Q: I’m more negative than I’d like when I go into new situations or meet new people. I’m hypercritical, not on purpose, but it gets things off on the wrong foot. By the time I see the positives, I sometimes have some damage to undo. How do I change this characteristic? — Celice, director of administration
A: Start catching yourself right away so that you can begin to build a new approach.
Imagine how things would be if you noticed right away that you were falling into this pattern. You could then pause and at least remain neutral.
Or, if you still had the negative reactions, you could keep yourself from behaving in ways that will cause problems.
Get energized by thinking about the benefits that you’d see. Get excited about this change so that you’ve got motivation.
You’ll need this for the hard work of changing a persistent habit.
And now look backward, reflecting on past times where you started negative and then saw the good in a situation or person. What were your first thoughts? What triggered the negativity? I wonder if you felt threatened or anxious. Then negativity could be a kind of protective response.
If that’s the case, as the situations become more familiar, you may let your guard down and see the positives.
Now move to the present and take steps to change.
The next time you are about to go into a new situation, prepare yourself to enter with an open mind.
Think about all the things that could go right and all the reasons to have a positive perspective.
Be aware of your triggers so that as the event unfolds, you’re not reflexively falling back into your negative mindset. If you catch yourself lapsing, take a couple of breaths and break the pattern.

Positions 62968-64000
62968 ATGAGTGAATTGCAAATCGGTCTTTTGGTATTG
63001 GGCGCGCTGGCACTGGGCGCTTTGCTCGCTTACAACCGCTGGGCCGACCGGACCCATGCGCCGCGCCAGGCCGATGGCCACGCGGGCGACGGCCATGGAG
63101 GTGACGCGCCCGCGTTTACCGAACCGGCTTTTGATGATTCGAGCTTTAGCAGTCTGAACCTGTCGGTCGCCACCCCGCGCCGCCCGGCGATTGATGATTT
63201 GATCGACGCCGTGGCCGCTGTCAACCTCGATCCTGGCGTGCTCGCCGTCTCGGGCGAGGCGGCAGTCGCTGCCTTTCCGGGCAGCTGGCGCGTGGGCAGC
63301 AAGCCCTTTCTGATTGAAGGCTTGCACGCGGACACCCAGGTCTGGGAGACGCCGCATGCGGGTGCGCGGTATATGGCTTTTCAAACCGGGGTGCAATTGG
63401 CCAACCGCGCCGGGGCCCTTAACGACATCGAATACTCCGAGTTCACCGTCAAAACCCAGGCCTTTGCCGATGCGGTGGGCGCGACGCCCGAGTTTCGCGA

This sounds so simple, but it likely won’t be easy. Take stock of your successes and times you’ve fallen short, thinking them through so that you can continue to develop your skills.
Be kind to yourself in this. It will be very tempting to turn your tendency to negativity against yourself, but that will not support growth.
Then make amends. You’ve said you sometimes have damage to undo. Have you genuinely done so, or have you left messes in your wake?
This calls for a willingness to show vulnerability and openness.
I think you’ll find that the simple act of acknowledging shortcomings will help you build bridges and begin to regain trust.
Only, however, if you offer genuine apologies. None of the fake apologies that have become so common. Try this formula: “I did XYZ. It caused you harm, and I am sorry. I will do better.”
After that, your behavior needs to change. Again, be transparent, letting people around you know that you’re on a personal development path to let go of your negative ways.
Sure, there’s risk here. People may not be receptive, may be angry or may reject your overtures. However, they’re doing this anyway, you’re just not aware of it.
It doesn’t matter; your priority needs to be on being the person you want to be now and moving forward. This is the path to successful relationships.